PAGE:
This NFL player was stuck in the snow trying to get to a playoff game when a homeless man came to his aid.

Both men said their interaction led to “life-changing experiences.”

Photo by Jason Hanna / Getty Images

Over seven inches of snow fell on Kansas City, Missouri between 7am and the 1:35pm kickoff for the Chiefs versus Indianapolis Colts AFC divisional playoff game last Saturday.

While cold temperatures made for tough conditions on the field, it was a problem before the game as well. Chiefs offensive guard Jeff Allen got stuck in the snow on Highway 40 en route to Arrowhead Stadium and feared he might not make it to the locker room before kickoff.

Dave Cochran saw the stopped 2019 BMW on the highway and asked if Allen needed help. “I rolled down my window and I asked them if they needed help. They said, ‘Yeah! We're trying to get to the game,’” Dave told CBS affiliate KCTV.

Cochran had no idea Allen was a player, he thought he was a fan.

“I towed them up a hill,” Dave said. “I mean, I was kinda scared because I’m towing a 95 Suburban and they’re driving a brand new 2019 BMW.”

After the game, which the Chiefs won 31-13, Allen asked his Twitter followers if they could locate the man he knew only as Dave. Allen wanted to reward him with tickets to the next week’s AFC title match.


Steve Dial, a reporter for 41 Action news in Kansas City, was able to locate Cochran and discovered he lives out of the truck he used to help Allen.


After hearing about Cochran’s heroic deed, Justin Manford from Manhattan, Kansas set up a GoFundMe page with a goal of $10,000 to give Cochran “two life changing experiences.” The campaign has already raised over $9,400 to help Cochran get back on his feet.


The Justice Department sent immigration judges a white nationalist blog post

The blog post was from an "anti-immigration hate website."

Attorney General William Barr via Wikimedia Commons

Department of Justice employees were stunned this week when the Executive Office for Immigration Review (EOIR) sent court employees a morning briefing that contained a link to a "news" item on VDare, a white nationalist website.

According to the Southern Poverty Law Center, VDare is an "anti-immigration hate website" that "regularly publishes articles by prominent white nationalists, race scientists and anti-Semites." The website was established in 1999 by its editor Peter Brimelow.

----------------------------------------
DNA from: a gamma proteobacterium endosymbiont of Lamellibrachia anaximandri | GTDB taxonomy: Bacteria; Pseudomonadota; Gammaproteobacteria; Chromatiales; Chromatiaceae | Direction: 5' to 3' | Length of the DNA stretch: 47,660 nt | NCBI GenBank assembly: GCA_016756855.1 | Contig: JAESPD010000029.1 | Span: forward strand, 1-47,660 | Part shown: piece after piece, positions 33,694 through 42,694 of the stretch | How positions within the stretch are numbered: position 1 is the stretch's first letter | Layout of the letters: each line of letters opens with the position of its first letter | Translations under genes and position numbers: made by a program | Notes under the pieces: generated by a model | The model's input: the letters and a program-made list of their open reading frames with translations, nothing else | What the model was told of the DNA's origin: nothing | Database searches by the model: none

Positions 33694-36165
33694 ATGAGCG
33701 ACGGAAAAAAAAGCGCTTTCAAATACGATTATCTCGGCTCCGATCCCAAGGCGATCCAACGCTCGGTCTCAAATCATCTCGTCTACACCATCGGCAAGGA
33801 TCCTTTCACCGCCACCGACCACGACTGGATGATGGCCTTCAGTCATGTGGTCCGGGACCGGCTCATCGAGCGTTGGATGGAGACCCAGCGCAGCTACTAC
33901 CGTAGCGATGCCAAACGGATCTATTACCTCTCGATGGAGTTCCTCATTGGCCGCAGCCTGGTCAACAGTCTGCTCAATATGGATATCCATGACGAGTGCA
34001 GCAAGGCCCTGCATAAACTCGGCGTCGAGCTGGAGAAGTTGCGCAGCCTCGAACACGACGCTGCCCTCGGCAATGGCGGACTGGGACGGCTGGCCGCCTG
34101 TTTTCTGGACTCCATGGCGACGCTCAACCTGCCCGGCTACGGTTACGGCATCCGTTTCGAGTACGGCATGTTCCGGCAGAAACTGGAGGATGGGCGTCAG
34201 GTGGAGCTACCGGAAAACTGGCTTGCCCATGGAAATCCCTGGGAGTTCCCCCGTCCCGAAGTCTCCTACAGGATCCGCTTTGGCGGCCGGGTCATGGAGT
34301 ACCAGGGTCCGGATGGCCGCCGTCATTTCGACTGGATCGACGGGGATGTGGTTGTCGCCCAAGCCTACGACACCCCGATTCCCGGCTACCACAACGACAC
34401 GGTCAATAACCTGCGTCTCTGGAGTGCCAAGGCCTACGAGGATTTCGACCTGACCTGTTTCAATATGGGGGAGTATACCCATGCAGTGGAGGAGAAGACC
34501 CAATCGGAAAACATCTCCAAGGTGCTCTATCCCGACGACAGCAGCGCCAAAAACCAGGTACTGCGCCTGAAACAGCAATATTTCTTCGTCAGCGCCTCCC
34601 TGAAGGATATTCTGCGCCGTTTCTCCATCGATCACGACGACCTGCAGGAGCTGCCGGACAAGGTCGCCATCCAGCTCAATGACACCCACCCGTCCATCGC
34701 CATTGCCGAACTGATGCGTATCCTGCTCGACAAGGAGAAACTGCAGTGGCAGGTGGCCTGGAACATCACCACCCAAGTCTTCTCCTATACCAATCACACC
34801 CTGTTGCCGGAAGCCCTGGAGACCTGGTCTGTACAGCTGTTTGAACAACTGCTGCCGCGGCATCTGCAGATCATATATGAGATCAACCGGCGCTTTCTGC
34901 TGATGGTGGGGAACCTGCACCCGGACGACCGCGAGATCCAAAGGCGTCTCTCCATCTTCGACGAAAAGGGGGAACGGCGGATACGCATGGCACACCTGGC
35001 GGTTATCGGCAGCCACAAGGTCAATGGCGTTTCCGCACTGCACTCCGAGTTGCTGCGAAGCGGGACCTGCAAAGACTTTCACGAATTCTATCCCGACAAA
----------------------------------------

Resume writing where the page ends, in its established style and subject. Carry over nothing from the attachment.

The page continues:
The morning briefing is distributed to all EOIR employees on a daily basis, including all 440 immigration judges across the U.S.

Keep Reading Show less

"Seventy percent of the Earth is covered with water, now you camp on it!" proudly declares Smithfly on the website for its new camping boat — the Shoal Tent.

Why have we waited so long for camping equipment that actually lets us sleep on the water? Because it's an awful idea, that's why.

Keep Reading Show less

We've all felt lonely at some point in our lives. It's a human experience as universal as happiness, sadness or even hunger. But there's been a growing trend of studies and other evidence suggesting that Americans, and people in general, are feeling more lonely than ever.

It's easy to blame technology and the way our increasingly online lives have further isolated us from "real" human interactions. The Internet once held seemingly limitless promise for bringing us together but seems to be doing just the opposite.

Except that's apparently not true at all. A major study from Cigna on loneliness found that feelings of isolation and loneliness are on the rise amongst Americans but the numbers are nearly identical amongst those who use social media and those who don't. Perhaps more importantly, the study found five common traits amongst those who don't feel lonely.

Keep Reading Show less

He photographed Nazi atrocities and buried the negatives. The unearthed images are unforgettable.

He risked his life to leave a "historical record of our martyrdom."

via Yad Vashem and Archive of Modern Conflict, 2007

In September 1939, the Nazis invaded Poland. By April 1940, the gates closed on the Lodz Ghetto, the second largest in the country after Warsaw.

Throughout the war, over 210,000 people would be imprisoned in Lodz.

Among those held captive was Henryk Ross. He was a Jewish sports photographer before the Nazi invasion and worked for the the ghetto's Department of Statistics during the war. As part of his official job, he took identification photos of the prisoners and propaganda shots of Lodz' textile and leather factories.

Keep Reading Show less
WITI Milwaukee

Joey Grundl, a pizza delivery driver for a Domino's Pizza in Waldo, Wisconsin, is being hailed as a hero for noticing a kidnapped woman's subtle cry for help.

The delivery man was sent to a woman's house to deliver a pie when her ex-boyfriend, Dean Hoffman, opened the door. Grundl looked over his shoulder and saw a middle-aged woman with a black eye standing behind Hoffman. She appeared to be mouthing the words: "Call the police."

"I gave him his pizza and then I noticed behind him was his girlfriend," Grundl told WITI Milwaukee. "She pointed to a black eye that was quite visible. She mouthed the words, 'Call the police.'"

Keep Reading Show less
Good News